6. 6. DCS 0.70 DCS* 0.13 HR 0.04 V 0.11 Seville 1.12 34.9 121.7 89.1 AC 0.07 DCS 0.58 DCS* 0.20 HR 0.36 V 0.16 Stuttgart 0.57 6.9 58.0 40.8 AC 0.09 DCS 0.36 DCS* 0.02The simulation results show that in heavyweight buildings the use of solar energy alone withoutany storage system can cover 89% of the cooling demand in Stuttgart, 78% of the cooling de-mand in Seville, 75% of the cooling demand in Phoenix and only 1% of the cooling demand inDjakarta. In the tropical climate of Djakarta or during humid periods in Phoenix and Seville, itis necessary to disable the function of the inlet humidifier (control mode DCS*), resulting in aninlet air temperature close to the room conditions. Hence the cooling capacity of the system isvery low. On the other hand, the simulations show that in humid climates the gained COPs ofthe desiccant cooling systems are high and reach values greater than 1. This shows that it isextremely useful to install desiccant cooling systems working only for sorptive dehumidifica-tion, which is less energy-consuming than dehumidification in common air conditioning sys-tems, where the air must be cooled to below or close to the dew point temperature. For the re-quirements of deep dehumidification in climates with an ambient-air absolute humidity oftengreater than 15 g/kg, an additional component for dehumidification is necessary. Therefore, asecond rotating dehumidifier and a second heat recovery can be used as shown in Figure 4. Adesiccant cooling system with this configuration can cover 29% of the cooling demand.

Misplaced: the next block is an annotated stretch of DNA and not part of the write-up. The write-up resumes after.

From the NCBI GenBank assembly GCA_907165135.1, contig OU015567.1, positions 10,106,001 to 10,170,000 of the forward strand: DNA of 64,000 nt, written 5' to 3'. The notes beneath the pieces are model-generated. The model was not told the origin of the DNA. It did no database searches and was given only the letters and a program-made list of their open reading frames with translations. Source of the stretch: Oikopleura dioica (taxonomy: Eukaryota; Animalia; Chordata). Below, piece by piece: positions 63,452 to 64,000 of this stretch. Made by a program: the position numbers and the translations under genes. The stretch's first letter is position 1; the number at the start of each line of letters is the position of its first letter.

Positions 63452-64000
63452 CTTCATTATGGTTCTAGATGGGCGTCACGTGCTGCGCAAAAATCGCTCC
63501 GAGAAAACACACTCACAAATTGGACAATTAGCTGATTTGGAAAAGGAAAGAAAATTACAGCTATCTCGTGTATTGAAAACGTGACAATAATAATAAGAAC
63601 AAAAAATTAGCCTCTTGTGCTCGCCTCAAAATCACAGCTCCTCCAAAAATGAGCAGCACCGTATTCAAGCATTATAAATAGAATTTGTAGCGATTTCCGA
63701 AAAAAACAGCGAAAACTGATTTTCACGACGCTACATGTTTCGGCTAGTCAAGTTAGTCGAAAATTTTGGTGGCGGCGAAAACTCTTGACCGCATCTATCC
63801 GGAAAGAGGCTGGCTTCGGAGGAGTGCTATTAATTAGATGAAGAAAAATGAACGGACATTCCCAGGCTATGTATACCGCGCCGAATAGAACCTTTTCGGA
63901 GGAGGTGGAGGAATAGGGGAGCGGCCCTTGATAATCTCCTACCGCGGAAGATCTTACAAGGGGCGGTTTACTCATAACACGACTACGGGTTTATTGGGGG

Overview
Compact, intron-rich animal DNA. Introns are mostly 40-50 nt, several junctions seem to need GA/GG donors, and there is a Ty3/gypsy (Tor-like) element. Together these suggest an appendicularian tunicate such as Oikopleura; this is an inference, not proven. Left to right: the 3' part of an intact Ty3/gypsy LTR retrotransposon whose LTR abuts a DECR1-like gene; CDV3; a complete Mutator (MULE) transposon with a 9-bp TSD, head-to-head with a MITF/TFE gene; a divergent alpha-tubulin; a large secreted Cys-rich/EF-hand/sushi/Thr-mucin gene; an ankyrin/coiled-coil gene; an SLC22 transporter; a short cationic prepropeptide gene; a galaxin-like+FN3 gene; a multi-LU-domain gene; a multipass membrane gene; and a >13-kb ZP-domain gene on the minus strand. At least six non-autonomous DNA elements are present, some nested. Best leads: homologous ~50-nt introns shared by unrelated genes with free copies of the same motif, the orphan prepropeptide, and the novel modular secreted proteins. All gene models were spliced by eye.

7. 7. Sorp Sorp Figure 4: Desiccant cooling system with solar air collectors for deep dehumidificationConclusionsUsing solar energy for cooling purposes is an attractive idea with good prospects for conven-tional air conditioning systems. The replacement of compressor cooling systems by solar drivendesiccant cooling systems or a combination of both could make an important contribution toenvironmental protection. The main argument for the applicability of solar energy is that cool-ing loads and solar availability are approximately in phase. Due to the combination of solarcooling and heating, solar collectors which are used only for heating purposes would becomemore economical. Parametric studies showed that it may be possible to reduce the regenerationair flow without a significant reduction in the dehumidification efficiency, enabling desiccantcooling systems to run with high COPs. Results of annual simulations showed the potential fordesiccant cooling under different climatic conditions. The largest solar fractions were evaluatedfor climatic conditions of Central Europe. In climates with high ambient-air absolute humidities,additional dehumidification devices are necessary. Therefore, a sophisticated configuration of adesiccant cooling system was presented where a second heat recovery and a second dehumidi-fier is used.References[1] Judkoff, R.; Neymark, J.: International Energy Agency building energy simulation test (BESTEST) and diagnostic method. National Renewable Energy Laboratory Golden Colorado, 1995.[2] Höfker, G.: Desiccant Cooling with Solar Energy. PhD thesis. De Montfort University Leicester, 2001. Due for completion in March 2001.[3] Meteonorm 4.0: Global meteorological database for solar energy and applied climatol- ogy. Meteotest Bern, 1999.